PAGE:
Clemency and Joe Biden – A Look Forward
The President’s (Joe Biden) constitutional powers to pardon are well established. The provision, allowing the granting of “Reprieves and Pardons for Offences against the United States” has been broadly interpreted by the Supreme Court, allowing the President an array of clemency options. Every President from George Washington onwards has used this power.
The powers range from a full pardon, essentially a forgiveness for the crime committed, to commutations of sentences and the waiving of fines, and can even be conditional. Although sometimes controversial — almost every President has faced criticism for how they have used the power — it has, for some, it has been a way of implementing and influencing policy as much as it has been about the judicial merits of the cases.
How are the powers used?
Although the decision is the President’s and the President’s alone, it has come a long way from the originally fully handwritten Presidential orders. Typically, pardons come after following a formal process. The Department of Justice has a set of criteria and formal requirements for an application to the Office of the Pardon Attorney which will make recommendations for the President’s consideration.
Clemency has typically been associated with the end of a term of office, perhaps to avoid controversial decisions affecting the administration. Washington, as ever, was the first, pardoning the leaders of the Whiskey Rebellion on his last day as President. The tradition has continued to the modern day, Donald Trump issued 73 pardons and 70 commutations on his last day of office. But Presidents can, and have, used their power at any time.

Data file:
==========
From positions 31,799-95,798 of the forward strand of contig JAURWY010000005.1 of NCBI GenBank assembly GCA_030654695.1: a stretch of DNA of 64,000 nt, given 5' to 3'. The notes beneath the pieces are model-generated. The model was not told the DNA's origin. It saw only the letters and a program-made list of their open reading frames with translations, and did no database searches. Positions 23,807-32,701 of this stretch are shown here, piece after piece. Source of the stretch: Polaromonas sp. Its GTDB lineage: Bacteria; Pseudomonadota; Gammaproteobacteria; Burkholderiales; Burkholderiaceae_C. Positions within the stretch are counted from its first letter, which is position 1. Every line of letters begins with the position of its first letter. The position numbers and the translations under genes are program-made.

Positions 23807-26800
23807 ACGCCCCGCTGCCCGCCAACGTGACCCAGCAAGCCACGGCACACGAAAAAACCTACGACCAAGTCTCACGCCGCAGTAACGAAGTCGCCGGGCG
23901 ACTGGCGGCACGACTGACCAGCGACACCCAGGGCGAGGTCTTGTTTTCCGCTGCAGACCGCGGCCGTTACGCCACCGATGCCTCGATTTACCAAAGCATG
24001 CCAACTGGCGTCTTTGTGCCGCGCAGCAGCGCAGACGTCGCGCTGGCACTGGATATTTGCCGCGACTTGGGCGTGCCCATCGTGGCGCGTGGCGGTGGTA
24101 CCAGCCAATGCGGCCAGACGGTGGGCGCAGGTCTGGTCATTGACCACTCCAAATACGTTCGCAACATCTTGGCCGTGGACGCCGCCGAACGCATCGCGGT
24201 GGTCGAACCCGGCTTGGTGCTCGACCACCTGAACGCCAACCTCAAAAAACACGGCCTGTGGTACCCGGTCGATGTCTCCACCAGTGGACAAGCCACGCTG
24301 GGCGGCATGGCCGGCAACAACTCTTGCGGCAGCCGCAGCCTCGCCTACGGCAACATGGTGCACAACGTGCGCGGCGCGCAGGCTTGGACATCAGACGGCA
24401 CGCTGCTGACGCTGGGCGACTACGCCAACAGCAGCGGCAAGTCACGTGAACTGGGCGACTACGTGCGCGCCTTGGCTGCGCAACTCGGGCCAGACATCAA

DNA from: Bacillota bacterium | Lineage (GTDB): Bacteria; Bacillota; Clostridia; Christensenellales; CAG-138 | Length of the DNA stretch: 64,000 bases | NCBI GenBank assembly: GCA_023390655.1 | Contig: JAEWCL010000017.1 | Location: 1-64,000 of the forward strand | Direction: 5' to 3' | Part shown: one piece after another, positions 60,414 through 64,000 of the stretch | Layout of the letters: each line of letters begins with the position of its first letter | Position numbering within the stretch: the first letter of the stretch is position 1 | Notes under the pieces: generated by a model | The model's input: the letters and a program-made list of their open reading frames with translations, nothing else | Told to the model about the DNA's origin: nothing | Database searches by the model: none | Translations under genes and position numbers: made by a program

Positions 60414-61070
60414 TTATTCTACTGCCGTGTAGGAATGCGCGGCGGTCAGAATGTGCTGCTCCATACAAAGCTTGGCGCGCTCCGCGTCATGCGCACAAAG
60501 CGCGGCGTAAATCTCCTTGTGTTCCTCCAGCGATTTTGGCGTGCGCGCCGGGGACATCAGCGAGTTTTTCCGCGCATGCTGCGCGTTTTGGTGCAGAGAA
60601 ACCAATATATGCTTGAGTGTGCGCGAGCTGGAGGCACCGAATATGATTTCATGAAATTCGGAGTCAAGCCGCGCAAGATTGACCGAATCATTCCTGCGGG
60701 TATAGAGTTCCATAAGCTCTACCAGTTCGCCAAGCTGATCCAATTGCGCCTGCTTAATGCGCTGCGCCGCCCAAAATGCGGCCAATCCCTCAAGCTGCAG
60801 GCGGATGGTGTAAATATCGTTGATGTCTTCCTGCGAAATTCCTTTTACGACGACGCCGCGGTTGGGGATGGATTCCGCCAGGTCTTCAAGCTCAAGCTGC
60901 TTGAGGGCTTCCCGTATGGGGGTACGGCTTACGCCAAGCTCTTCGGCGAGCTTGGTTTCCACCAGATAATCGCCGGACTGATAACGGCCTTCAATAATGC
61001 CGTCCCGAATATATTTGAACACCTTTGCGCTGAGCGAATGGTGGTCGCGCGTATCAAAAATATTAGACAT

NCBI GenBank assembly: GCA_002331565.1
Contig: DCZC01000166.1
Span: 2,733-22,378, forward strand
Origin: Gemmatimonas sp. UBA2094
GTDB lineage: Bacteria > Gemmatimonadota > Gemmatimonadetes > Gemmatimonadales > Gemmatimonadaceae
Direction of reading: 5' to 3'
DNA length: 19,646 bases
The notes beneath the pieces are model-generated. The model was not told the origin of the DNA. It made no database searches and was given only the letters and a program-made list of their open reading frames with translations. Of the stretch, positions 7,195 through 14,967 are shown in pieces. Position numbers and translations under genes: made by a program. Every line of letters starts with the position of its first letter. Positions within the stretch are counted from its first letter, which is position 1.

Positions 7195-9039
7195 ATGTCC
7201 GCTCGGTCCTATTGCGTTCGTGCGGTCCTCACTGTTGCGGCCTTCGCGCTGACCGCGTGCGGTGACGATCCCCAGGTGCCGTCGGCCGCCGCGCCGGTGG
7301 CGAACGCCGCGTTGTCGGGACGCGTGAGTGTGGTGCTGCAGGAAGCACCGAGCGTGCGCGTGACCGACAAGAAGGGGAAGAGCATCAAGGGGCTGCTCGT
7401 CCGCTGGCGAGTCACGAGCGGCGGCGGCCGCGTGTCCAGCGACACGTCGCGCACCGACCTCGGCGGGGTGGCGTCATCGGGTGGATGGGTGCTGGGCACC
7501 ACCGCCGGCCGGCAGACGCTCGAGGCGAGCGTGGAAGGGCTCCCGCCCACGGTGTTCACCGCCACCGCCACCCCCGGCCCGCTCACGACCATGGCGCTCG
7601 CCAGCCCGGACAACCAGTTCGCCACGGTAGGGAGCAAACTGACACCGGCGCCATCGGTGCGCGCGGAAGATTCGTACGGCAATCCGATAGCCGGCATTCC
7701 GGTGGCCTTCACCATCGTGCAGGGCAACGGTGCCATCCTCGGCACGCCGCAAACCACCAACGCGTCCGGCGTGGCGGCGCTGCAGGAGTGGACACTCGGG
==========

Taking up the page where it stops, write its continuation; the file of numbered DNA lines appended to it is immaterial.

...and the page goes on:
How will Biden use his powers?
The Barack Obama administration might be an indicator of how Joe Biden, Obama’s Vice President, will act. Obama holds several records for presidential clemency. His administration saw 1,927 acts of clemency, including 212 pardons and 1,715 commutations. He also had the single busiest day, with 330 commutations on his last day in office. He issued more commutations than his thirteen predecessors combined.
While Obama mostly used his clemency powers toward the end of his presidency, 80% of the commutations came in the last six months. However, it also reflects his use of clemency as a policy following the 2014 launch of the Clemency Initiative. This encouraged applications from non-violent criminals, meaning he also had a record-breaking number of applications to consider.
What has the White House said?
The White House has been tight-lipped on whether and how the President plans to use clemency. However, in a recent Zoom conference the President held to discuss criminal justice reform, many working in the field were left with the impression that Biden was preparing to use his executive powers.
There is currently a backlog of 14,000 applications for clemency, both pardons and commutations. The process is arduous, with every case individually reviewed by the Office of the Pardon Attorney, so anyone hoping for clemency from the Biden administration might want to apply as quickly as possible.
However, for those hoping for a pardon, the Biden Presidency may offer their best hope. With the precedent of the Obama administration, as well as Biden’s own comments on criminal justice reform it looks like it’s a matter of when, rather than if, the President will be signing clemency orders.